Zn(ii) and Cu(i/ii) Binding to Alternative Metal Binding Peptide Using Fluorescence and Ion Mobility - Mass Spectrometry Techniques

Document Type


Degree Name

Master of Science (MS)



Date of Award

Summer 2017


Methanotrophic bacteria are the prokaryotic organisms that oxidize methane to produce a small copper chelating molecule called methanobactin (Mb) and are unique in their ability to utilize methane as sole source of energy. The methanobactins produced by Methylosinus trichosporium (mb-OB3b), currently characterized as modified chromopetides that bind to Cu(I) and other metals with high affinity, are assumed to mediate copper acquisition from the environment for particulate methane monooxygenase (pMMO) enzyme. Current research involves study of Cu(I/II) and Zn(II) binding to alternative metal binding peptide with sequence CH3CO-His 1-Cys2-Gly3-Pro4-Tyr5-His 6-Cys7-NH2 (amb5B, MW-856.99 Da) as a function of pH and Zn(II), Cu(I/II) concentration using fluorescence and ion mobility-mass spectrometry techniques. Structural importance of disulfide linkage and metal binding profile of analog methanobactin were studied. Collision-induced dissociation (CID) experiments were conducted to induce fragmentation of peptide ions in gas phase using mass spectrometry. A binding profile of the analog methanobactin with metal ions like Zn(II) and Cu(I/II) were developed in comparison to fluorescence spectroscopy.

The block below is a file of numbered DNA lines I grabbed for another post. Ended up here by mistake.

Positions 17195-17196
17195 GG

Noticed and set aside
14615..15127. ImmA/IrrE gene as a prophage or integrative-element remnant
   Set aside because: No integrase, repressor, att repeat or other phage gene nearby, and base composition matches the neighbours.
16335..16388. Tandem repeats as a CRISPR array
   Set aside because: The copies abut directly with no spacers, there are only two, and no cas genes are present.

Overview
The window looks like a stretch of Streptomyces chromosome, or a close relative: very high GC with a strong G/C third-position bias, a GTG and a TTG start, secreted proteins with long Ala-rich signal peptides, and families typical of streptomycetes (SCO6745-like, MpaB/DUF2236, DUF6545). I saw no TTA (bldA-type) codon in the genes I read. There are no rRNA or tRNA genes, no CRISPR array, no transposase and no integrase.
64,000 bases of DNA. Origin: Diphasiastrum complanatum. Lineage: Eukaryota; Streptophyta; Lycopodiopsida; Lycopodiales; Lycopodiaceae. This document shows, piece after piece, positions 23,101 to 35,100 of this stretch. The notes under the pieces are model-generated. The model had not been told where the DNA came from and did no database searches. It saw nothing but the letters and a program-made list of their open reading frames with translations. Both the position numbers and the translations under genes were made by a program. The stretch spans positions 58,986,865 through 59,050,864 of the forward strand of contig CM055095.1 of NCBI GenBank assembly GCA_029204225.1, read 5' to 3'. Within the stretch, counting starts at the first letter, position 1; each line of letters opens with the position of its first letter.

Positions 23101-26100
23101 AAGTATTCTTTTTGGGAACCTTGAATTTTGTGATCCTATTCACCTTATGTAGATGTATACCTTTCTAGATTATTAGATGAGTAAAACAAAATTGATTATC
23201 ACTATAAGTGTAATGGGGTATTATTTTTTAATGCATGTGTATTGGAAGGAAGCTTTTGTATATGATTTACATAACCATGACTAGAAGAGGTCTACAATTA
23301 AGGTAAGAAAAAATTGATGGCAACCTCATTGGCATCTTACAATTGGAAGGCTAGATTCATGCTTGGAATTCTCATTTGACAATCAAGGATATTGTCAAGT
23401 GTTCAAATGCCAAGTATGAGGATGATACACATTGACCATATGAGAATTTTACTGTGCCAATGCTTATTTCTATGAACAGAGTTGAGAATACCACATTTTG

Dr.Laurence A. Angel

Subject Categories

Chemistry | Physical Sciences and Mathematics